A recent article about the relationship between depression and infertility has encouraged me to explore the subject for this blog. According to the writer, “people who experience depression are more likely to have fertility problems.” So, it’s not surprising that once pregnancy is achieved, the depression might continue during pregnancy and after pregnancy (postpartum depression).

Let’s first look at infertility. Who wouldn’t feel sad if you’re trying to conceive and treatments fail, or when an invitation to a baby shower arrives in the mail? Imagine your own blue mood if a close friend or relative announces a fourth pregnancy.

In addition to those experiences, infertility can impact a couple’s sex life, and a woman’s sense of self-worth. She may feel like a failure, as well as that her life is no longer her own, but instead is governed by doctor appointments and disappointments.

And although no one knows whether depression itself can cause infertility, some studies suggest that hormonal imbalance is a culprit in both conditions.

Along with all of these factors, being depressed can cause someone to adopt lifestyle habits that can negatively impact fertility, like overeating or lack of appetite. Smoking or drinking — which people often turn to when depressed — can also lower fertility.

While we might expect that a positive outcome after fertility treatments would lift depression, unfortunately this isn’t always true. In fact, those who have experienced infertility before conceiving are at an increased risk for postpartum depression.

So, after reading all of this, your question may remain: What comes first? Does depression cause infertility, or does infertility lead to depression? It certainly is difficult to have unrealized goals (pregnancy and parenthood) and the realization that we are often unable to control our destiny (infertility).

Add into this mix, hormones — often prescribed by fertility doctors — which can add to distress. Many women are given Lupron, a drug that could initiate menopause. To counter this, patients are then treated with high doses of hormones. This roller coaster ride can often destabilize mood and mental health.

As you can see it’s a complicated issue. The one thing for certain is that
Infertility patients who have depression can often be treated successfully with therapy alone or sometimes in combination with medication. This combination can often increase pregnancy success, as well as decrease risk of perinatal depression.

Postpartum Support Groups Are Beneficial to Women Experiencing Perinatal Illness

•November 11, 2014 • Leave a Comment

A recent article in the Yakima Herald about the effectiveness of support groups for women with postpartum depression supported my belief that these types of groups are particularly valuable.

The story describes the journey of a public health nurse at the Yakima Valley Farm Workers Clinic who conducts home visits with new moms and their babies. Although her work provided Jennifer Sumner with information about the signs of postpartum depression, after giving birth to her second child, “she started begging her husband to take her somewhere and leave her there, to start his life with someone else and let her just run away.”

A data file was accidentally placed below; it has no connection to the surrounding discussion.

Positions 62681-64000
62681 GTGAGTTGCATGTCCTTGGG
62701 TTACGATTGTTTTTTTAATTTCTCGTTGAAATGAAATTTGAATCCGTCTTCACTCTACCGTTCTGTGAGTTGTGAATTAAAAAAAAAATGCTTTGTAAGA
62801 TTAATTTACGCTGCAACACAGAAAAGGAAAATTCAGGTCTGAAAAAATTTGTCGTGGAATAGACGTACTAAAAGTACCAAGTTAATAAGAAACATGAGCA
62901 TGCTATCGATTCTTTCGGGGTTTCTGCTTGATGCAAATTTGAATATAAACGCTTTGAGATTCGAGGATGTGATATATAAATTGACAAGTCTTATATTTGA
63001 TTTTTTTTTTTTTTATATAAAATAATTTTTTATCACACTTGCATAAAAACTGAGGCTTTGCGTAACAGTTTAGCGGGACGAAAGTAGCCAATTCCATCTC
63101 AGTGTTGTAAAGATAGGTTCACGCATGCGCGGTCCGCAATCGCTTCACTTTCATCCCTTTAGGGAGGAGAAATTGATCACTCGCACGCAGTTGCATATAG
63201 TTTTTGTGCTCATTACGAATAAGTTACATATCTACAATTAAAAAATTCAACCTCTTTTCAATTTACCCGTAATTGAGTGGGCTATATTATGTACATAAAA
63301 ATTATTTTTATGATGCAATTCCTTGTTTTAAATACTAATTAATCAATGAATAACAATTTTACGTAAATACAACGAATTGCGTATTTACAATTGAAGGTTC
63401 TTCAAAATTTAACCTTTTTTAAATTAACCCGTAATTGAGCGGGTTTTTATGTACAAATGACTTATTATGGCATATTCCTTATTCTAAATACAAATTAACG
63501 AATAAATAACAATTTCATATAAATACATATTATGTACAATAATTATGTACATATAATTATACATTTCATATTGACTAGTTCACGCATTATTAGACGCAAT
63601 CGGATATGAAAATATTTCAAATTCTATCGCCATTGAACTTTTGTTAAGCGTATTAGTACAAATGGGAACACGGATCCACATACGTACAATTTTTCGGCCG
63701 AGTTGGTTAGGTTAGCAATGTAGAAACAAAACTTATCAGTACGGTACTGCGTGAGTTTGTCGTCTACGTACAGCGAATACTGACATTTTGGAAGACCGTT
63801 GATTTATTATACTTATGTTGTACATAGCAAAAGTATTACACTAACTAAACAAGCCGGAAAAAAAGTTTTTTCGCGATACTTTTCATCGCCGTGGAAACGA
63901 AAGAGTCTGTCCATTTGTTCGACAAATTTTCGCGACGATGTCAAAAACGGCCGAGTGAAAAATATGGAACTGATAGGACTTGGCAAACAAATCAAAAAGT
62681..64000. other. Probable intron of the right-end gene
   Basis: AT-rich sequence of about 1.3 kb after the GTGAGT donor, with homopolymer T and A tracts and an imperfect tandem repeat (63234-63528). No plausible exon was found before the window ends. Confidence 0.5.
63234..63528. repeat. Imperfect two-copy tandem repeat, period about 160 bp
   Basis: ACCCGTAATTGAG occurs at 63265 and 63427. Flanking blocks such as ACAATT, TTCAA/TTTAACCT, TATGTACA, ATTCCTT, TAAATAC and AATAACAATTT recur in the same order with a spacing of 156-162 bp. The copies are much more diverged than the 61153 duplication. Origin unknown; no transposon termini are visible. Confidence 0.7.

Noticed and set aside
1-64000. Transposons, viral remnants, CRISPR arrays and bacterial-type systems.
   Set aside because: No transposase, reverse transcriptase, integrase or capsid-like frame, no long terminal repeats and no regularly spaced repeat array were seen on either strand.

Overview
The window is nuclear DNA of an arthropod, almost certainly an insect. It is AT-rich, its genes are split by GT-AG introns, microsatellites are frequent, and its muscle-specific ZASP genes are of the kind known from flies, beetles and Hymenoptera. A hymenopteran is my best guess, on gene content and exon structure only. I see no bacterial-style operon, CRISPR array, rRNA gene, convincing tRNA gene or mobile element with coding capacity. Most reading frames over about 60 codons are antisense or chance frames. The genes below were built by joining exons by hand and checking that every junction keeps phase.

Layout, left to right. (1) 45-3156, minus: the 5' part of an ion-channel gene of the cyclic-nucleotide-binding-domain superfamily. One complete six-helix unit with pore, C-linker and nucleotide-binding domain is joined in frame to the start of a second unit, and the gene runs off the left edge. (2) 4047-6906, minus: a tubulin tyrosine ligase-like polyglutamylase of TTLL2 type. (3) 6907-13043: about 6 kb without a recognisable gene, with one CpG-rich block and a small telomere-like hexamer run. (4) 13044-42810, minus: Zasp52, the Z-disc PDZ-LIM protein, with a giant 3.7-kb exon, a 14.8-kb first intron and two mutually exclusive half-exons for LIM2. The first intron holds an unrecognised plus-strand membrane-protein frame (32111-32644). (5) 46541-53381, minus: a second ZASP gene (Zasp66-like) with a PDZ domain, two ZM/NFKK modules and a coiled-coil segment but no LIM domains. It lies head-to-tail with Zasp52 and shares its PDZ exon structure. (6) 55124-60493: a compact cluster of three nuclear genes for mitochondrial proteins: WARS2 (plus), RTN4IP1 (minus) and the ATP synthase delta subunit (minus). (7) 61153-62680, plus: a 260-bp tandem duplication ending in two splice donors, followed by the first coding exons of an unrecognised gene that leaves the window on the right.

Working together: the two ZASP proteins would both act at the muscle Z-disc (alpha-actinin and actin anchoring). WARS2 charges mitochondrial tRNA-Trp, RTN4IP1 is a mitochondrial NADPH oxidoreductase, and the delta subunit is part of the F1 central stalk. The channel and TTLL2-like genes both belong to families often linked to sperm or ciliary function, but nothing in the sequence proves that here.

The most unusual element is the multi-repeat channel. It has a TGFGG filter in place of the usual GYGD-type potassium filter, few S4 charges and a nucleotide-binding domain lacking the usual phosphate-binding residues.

Sumner is quoted as saying, “If I could’ve snapped my fingers and made myself disappear from this life, I would have. It was ‘the deepest, deepest sense of complete self-loathing and worthlessness, of hopelessness for the future.’”

In spite of her being shattered when the illness struck, Sumner says she still delayed seeking treatment “out of denial, guilt and shame.” Due to the stigma of mental illness, Sumner, as with so many other mothers, resisted getting the prompt treatment that is so desperately needed. This unfortunately delays recovery.

Yet fortunately, the public health nurse took her experience and devised a way to help assure that no other new mothers would endure a similar trial. She launched a support group — bolstered by a state grant — for women struggling with postpartum mood disorders and those adjusting to life after childbirth. The funds will provide more training and resources for local health care providers.

Ms. Sumner’s story resonated with me because I’ve facilitated support groups for over fifteen years. I’ve learned that these groups are a wonderful way for women to meet others who are suffering similar symptoms, and to help them feel less lonely, isolated, and alone.

Because of the intimate conversations and sharing that occurs in support groups, the women who participate often form close bonds and make lifelong friends. Typically, these types of meetings are free or low cost, so they can help women who aren’t able to afford individual treatment.

In my view, while support groups are indeed valuable — and can be part of an overall treatment plan — they are not a replacement or alternative to individual therapy from a specialist in perinatal disorders. (Those interested in finding a group can check the Postpartum Support International website.)

Readers of this blog should be aware that after the first of the year, I plan to start another session of my perinatal support group. Stay tuned to this page for details.